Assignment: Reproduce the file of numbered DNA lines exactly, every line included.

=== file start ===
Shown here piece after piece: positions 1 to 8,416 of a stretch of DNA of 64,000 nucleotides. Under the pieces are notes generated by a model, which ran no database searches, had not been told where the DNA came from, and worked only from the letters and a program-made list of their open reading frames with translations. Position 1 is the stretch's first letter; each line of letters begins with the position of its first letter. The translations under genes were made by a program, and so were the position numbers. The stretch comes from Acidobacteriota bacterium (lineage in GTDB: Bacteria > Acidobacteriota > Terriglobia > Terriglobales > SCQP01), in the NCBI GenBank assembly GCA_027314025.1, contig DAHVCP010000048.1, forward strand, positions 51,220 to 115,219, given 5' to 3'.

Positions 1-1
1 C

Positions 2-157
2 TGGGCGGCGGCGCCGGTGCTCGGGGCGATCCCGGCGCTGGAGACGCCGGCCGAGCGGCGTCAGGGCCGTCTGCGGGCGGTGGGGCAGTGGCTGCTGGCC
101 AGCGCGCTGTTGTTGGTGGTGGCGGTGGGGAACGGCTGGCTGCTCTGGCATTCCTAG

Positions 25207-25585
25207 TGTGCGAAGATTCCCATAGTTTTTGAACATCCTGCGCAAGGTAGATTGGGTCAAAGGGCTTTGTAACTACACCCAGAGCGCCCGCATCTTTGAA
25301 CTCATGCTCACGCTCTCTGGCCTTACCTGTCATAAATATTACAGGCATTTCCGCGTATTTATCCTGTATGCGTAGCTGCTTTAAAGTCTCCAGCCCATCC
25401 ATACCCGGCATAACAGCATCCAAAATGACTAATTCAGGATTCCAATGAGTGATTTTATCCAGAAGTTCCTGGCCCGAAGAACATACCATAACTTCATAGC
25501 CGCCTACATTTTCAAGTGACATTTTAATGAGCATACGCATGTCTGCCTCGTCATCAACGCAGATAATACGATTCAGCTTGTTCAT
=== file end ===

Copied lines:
Shown here piece after piece: positions 1 to 8,416 of a stretch of DNA of 64,000 nucleotides. Under the pieces are notes generated by a model, which ran no database searches, had not been told where the DNA came from, and worked only from the letters and a program-made list of their open reading frames with translations. Position 1 is the stretch's first letter; each line of letters begins with the position of its first letter. The translations under genes were made by a program, and so were the position numbers. The stretch comes from Acidobacteriota bacterium (lineage in GTDB: Bacteria > Acidobacteriota > Terriglobia > Terriglobales > SCQP01), in the NCBI GenBank assembly GCA_027314025.1, contig DAHVCP010000048.1, forward strand, positions 51,220 to 115,219, given 5' to 3'.

Positions 1-1
1 C

Positions 2-157
2 TGGGCGGCGGCGCCGGTGCTCGGGGCGATCCCGGCGCTGGAGACGCCGGCCGAGCGGCGTCAGGGCCGTCTGCGGGCGGTGGGGCAGTGGCTGCTGGCC
101 AGCGCGCTGTTGTTGGTGGTGGCGGTGGGGAACGGCTGGCTGCTCTGGCATTCCTAG

Positions 25207-25585
25207 TGTGCGAAGATTCCCATAGTTTTTGAACATCCTGCGCAAGGTAGATTGGGTCAAAGGGCTTTGTAACTACACCCAGAGCGCCCGCATCTTTGAA
25301 CTCATGCTCACGCTCTCTGGCCTTACCTGTCATAAATATTACAGGCATTTCCGCGTATTTATCCTGTATGCGTAGCTGCTTTAAAGTCTCCAGCCCATCC
25401 ATACCCGGCATAACAGCATCCAAAATGACTAATTCAGGATTCCAATGAGTGATTTTATCCAGAAGTTCCTGGCCCGAAGAACATACCATAACTTCATAGC
25501 CGCCTACATTTTCAAGTGACATTTTAATGAGCATACGCATGTCTGCCTCGTCATCAACGCAGATAATACGATTCAGCTTGTTCAT